Effects of Risk and Time Preference and Expected Longevity on Demand for Medical Tests
AbstractDespite their conceptual importance, the effects of time preference, expected longevity, uncertainty, and risk aversion on behavior have not been analyzed empirically. We use data from the Health and Retirement Study (HRS) to assess the role of risk and time preference, expected longevity, and education on demand for three measures used for early detection of breast and cervical cancer—regular breast self-exams, mammograms, and Pap smears. We find that individuals with a higher life expectancy and lower time preference are more likely to undergo cancer screening. Less risk averse individuals tend to be more likely to undergo testing. Copyright Kluwer Academic Publishers 2004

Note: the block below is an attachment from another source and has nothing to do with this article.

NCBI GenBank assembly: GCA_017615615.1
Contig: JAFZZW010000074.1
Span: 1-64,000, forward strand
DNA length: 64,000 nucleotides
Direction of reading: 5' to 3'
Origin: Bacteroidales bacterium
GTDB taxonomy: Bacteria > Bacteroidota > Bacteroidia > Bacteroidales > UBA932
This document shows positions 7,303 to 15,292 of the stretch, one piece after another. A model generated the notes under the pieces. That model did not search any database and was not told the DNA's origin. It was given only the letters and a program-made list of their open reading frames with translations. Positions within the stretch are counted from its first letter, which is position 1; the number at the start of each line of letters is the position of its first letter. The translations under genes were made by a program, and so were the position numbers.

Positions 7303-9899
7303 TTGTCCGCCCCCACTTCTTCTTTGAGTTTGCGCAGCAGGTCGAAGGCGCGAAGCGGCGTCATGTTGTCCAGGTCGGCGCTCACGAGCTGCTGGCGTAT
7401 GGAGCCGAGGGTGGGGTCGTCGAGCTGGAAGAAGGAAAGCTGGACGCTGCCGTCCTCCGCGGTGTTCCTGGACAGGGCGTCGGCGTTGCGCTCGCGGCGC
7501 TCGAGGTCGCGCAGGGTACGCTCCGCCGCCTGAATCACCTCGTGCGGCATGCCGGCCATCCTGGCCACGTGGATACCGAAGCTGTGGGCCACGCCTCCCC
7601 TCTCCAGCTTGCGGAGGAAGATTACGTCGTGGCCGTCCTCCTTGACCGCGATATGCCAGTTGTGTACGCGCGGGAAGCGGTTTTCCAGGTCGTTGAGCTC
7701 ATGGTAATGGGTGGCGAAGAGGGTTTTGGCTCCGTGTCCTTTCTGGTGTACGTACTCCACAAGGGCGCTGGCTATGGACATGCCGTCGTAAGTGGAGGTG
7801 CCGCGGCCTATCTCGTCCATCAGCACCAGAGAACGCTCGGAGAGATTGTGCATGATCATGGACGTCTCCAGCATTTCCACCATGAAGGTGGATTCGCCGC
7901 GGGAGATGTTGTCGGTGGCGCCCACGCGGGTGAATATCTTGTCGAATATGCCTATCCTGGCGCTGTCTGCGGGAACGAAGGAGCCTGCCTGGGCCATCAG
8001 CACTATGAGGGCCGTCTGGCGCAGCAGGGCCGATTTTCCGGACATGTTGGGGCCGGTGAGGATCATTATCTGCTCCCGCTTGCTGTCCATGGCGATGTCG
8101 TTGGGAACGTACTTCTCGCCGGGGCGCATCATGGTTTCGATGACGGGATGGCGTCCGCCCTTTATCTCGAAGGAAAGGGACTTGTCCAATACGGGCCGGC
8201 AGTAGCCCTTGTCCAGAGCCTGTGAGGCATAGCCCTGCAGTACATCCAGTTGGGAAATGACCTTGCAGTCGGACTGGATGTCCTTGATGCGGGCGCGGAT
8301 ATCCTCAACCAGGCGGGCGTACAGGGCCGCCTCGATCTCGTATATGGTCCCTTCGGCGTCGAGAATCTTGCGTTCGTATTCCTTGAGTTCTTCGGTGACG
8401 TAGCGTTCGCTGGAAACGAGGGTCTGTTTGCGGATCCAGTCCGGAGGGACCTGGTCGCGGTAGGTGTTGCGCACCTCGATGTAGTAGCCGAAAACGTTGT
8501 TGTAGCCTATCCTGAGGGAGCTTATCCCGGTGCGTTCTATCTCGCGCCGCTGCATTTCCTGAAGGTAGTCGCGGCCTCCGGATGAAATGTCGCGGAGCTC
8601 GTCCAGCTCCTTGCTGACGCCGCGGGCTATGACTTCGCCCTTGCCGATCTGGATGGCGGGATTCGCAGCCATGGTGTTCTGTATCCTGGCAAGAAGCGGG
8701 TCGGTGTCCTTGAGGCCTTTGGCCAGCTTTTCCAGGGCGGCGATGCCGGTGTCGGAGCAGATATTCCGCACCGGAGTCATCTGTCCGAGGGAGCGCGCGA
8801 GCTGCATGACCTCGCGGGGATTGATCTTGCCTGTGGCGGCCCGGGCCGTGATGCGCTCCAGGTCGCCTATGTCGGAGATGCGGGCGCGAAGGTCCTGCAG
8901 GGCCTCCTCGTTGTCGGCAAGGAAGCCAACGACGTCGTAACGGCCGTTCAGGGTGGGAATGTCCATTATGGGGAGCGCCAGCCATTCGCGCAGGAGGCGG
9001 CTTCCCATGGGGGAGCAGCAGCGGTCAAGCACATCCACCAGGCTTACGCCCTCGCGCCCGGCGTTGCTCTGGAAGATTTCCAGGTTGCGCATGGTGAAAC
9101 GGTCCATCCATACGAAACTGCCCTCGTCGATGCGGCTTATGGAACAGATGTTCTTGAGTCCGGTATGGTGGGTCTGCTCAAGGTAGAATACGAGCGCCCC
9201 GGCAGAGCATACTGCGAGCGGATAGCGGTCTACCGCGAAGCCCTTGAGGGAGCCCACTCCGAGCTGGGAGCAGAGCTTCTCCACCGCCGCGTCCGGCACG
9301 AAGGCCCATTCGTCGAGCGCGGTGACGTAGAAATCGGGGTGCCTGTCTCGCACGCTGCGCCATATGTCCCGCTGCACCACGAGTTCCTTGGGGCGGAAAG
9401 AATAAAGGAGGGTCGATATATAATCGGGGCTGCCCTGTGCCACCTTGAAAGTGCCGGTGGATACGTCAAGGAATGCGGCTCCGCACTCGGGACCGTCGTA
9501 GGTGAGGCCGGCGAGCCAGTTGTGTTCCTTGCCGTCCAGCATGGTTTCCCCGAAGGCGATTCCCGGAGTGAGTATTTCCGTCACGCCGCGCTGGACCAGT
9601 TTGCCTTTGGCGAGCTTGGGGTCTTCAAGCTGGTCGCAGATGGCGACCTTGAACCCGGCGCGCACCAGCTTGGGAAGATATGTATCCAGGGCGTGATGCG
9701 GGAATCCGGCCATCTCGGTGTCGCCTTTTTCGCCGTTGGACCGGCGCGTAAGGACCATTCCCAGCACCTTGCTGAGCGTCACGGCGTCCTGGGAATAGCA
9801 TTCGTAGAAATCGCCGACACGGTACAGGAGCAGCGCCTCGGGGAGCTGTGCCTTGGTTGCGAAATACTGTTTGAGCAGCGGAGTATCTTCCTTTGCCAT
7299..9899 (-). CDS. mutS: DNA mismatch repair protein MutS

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Bibliographic InfoArticle provided by Springer in its journal Journal of Risk and Uncertainty.
Volume (Year): 28 (2004)
Issue (Month): 1 (January)
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prevention; risk aversion; cancer screening;
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